Not Just the Ticket — #78, NOFX, December 10, 1993

NOFX, Crawford Hall

Then-current album: none, as Punk in Drublic wasn’t released for well over another half-year from this point.

Opening acts: The Muffs, Wax, DI and at least one other one…

Back of ticket ad: AT&T again urging me to ‘spell it out.’ I feel so loved.

Once again the joy of promo tickets to events. Sometimes you can tell by the hole punch but in this case the listed price of no dollars and no cents is all that I need to see. Not surprising given that this was a UCI show and all.

So, the closest I think I ever got to the Warped Tour aesthetic. Even though that didn’t kick off for another two years.

It’s more accurate to say, though, that this was a combination homegrown California punk thing combined with a demi-jockishness I never quite got into. I would have had little reason to, frankly – stepping back a ways, when it came to growing up in the eighties going to high school and all, among the many things I didn’t do was skateboard, surf, seek out local punk shows, get involved in intense discussions taken from Flipside or Maximum Rock and Roll, the list goes on. I don’t say this to criticize those who did, but I know a lot of people my age from around here who did most or all of these things, a kind of direct or indirect rebellion, or even just a matter of identity forming or testing out, which I never ended up pursuing. Whatever conclusions I was eventually reaching were often internal, private and unclear to myself until much later on, and this kind of relative sociability and social context wasn’t my thing.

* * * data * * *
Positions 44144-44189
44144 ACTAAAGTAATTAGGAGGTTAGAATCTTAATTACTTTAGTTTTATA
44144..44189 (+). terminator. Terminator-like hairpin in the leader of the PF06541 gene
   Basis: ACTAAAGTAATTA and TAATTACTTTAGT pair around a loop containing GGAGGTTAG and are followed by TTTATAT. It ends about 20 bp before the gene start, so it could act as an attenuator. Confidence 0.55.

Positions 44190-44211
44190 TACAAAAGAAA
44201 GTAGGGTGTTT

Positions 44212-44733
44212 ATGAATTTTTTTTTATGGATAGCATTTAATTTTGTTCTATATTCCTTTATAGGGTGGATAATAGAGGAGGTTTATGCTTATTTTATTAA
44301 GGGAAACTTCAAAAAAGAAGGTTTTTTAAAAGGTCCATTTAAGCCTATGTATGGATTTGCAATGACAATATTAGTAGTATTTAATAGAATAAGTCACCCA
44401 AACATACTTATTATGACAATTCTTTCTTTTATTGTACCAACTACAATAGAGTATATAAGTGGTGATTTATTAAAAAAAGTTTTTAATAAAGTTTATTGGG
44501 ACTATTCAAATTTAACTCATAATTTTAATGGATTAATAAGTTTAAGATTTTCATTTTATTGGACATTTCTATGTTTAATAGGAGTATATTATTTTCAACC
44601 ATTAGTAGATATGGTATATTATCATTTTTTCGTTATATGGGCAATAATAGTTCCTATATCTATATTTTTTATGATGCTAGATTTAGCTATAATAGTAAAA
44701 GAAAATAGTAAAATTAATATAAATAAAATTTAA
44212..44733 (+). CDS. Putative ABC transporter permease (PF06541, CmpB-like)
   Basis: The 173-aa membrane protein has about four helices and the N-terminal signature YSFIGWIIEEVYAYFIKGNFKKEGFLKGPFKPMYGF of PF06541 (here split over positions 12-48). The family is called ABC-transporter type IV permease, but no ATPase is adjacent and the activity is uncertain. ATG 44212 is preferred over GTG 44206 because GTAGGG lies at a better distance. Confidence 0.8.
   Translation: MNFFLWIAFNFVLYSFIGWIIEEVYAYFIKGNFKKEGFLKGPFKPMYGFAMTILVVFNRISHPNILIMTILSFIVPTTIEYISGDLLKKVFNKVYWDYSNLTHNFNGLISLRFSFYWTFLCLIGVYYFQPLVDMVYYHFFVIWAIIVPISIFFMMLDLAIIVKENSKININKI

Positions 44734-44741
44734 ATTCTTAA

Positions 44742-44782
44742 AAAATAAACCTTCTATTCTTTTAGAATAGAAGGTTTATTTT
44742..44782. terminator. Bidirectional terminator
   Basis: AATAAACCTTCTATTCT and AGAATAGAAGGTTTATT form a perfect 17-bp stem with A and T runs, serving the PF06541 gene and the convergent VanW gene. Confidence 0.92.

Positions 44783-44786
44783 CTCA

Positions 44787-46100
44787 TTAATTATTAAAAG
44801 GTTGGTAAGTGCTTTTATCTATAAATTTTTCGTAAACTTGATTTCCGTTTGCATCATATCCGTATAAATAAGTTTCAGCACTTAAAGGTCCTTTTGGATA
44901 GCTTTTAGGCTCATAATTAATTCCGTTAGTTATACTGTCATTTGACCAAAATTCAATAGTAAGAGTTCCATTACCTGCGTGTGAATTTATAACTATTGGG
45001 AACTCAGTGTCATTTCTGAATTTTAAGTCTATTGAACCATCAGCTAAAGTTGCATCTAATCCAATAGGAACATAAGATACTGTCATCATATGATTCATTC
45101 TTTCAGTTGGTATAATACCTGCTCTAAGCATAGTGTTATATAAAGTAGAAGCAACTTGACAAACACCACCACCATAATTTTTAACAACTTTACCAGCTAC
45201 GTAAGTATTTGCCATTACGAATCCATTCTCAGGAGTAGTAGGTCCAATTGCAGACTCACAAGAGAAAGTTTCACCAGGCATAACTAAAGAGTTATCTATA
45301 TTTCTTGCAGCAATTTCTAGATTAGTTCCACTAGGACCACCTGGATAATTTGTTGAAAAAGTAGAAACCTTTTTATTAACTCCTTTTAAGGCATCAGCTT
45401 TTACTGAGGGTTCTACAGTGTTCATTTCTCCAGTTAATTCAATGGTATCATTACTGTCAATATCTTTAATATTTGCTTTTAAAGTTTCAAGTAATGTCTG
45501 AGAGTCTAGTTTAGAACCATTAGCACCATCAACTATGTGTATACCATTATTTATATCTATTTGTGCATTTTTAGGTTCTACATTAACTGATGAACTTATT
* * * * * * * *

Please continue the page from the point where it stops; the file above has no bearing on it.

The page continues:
The music wasn’t either, at least not directly – beyond a lot of truly big names, what knowledge I have of punk has always been more second-hand and on the side, where I’ve grown to know many people who were involved participants in many different ways. In ways, what I’ve done over time is learned to pick out more of the bands who used basic templates as launching points for whatever else they might want to try, and who did so in ways that rejected a straitjacket or else so hot-wired an approach that the results were simply undeniable. But with the generations and newer bands comes the realization that it remains a scene-as-such with such a disconnected, amorphous feeling to how it’s impacted music for me. When I was reading a story about how Refused’s The Shape of Punk to Come is now considering a game-changer of a release, I’ve no doubt of it, but it’s not one that affected me at the time or now.